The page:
David Spade emerged from his hot tub after a brief but relaxing 9-hour soak. He put on his $10,000 Billy Mays costume, complete with a button-down blue shirt owned by Billy Mays himself, exhumed from his grave, cleaned, pressed, and sprayed gently with Oxy-Clean for that Genuine Billy Mays Scent. He put on a fake beard and a Billy Mays wig and gave himself two thumbs up in the mirror. He couldn’t wait to enter the Billy Mays Costume Contest and win some great Billy Mays goodies and prizes, whatever that might mean. But first: trick-or-treating. He picked up his pumpkin-headed candy bucket, jumped in the hot tub for a final, quickie three-hour soak, waited for his costume to dry, and then was ready to go!
David Spade loved trick-or-treating because David Spade loved candy! If David Spade had it his way, he would sit around and eat candy all day. David Spade made a mental note to spend a little less time in the hot tub and a little more time having it his way. David Spade made a mental note to scratch out the previous mental note to and to spend more time in the hot tub having it his way. He called over one of his assistants.
“When we finish trick-or-treating, I want the hot tub filled with candy.”
The assistant typed this into their BlackBerry. “Would you like the hot tub emptied of water first, and then filled with candy, Dave, or would you like the candy poured into the hot water.”
“Well how am I supposed to get in a hot tub with no water in it?”
“So the candy right into the water then. Got it.”
David Spade could not wait to get home and get back in that hot tub. But first, the trick-or-treating.
He had his limousine drive him from door to door. He would wait in the car idling at the curb as his publicist went up the front walk to the door and knocked on the door. Homeowners would come to the door singing “trick or treat,” with bowls full of candy, happy to see the smiling faces and clever costumes of children, only to find David Spade’s publicist in a power suit, wearing a BlueTooth. Their faces would sag slightly. “David Spade would like to respond with ‘treat,'” the publicist would say. Or they would say, “what are you supposed to be?” and the publicist would say, “I am David Spade’s publicist.” For the most part people gave up candy pretty easily, because the whole thing was kind of weird.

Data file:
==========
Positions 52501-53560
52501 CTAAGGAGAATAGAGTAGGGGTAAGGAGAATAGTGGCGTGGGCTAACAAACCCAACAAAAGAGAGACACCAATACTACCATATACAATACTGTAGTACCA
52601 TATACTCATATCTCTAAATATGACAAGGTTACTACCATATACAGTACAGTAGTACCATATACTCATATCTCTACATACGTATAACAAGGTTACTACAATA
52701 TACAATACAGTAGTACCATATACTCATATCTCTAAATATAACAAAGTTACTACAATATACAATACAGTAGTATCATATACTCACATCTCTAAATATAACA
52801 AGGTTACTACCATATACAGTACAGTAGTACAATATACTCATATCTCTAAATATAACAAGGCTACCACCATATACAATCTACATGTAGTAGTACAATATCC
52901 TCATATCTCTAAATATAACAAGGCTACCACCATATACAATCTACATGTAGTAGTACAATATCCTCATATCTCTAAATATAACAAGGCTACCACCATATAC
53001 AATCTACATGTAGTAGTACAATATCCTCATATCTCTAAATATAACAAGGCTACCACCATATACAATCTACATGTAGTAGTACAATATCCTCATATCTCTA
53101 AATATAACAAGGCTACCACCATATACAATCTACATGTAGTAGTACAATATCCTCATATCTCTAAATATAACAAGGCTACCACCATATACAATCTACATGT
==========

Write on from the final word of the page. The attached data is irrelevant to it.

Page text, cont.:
At one house, when confronted, David Spade’s publicist insisted that his client would make no comment on whether or not the publicist had taken two pieces of candy on David Spade’s behalf from the bowl when the sign next to the bowl clearly said one piece per child. “I saw you from the window,” the man said. “I saw you take two pieces.”
David Spade’s publicist told the person on the other end of the Bluetooth to hold on for a second. “My client is not going to respond to these allegations, sir, but if he were to respond, I think he would say that it is strange that you put a bowl of candy on the front step with a sign when you are clearly home. And he might further add that it’s creepy how you are watching children from a window. But of course, my client has no comment, and that is all off the record.” The publicist told the person on the other end of the Bluetooth to go on, as he attempted to assist in putting out another Katy Perry fire.
When David Spade got home, he called People magazine himself and told them that he thought that Billy Mays would be “stoked” to know that he was a person that grown adult men still dressed up as for Halloween while they hid in their limousines and had their publicists get candy for them. Plus, David Spade added, the Mays family was in support of it, so it was impossible that anything that he had done was in bad taste, ever. “Just to be part of something like riding around in my limo while I send out a person who doesn’t personally like me but who I employ to like me very much to get me candy that would otherwise go to children is just really cool.”
And then David Spade undressed and climbed into his hot tub, which was bubbling and filled with melted chocolate and Now & Laters and pieces of nougat. And he stayed there for a very long time.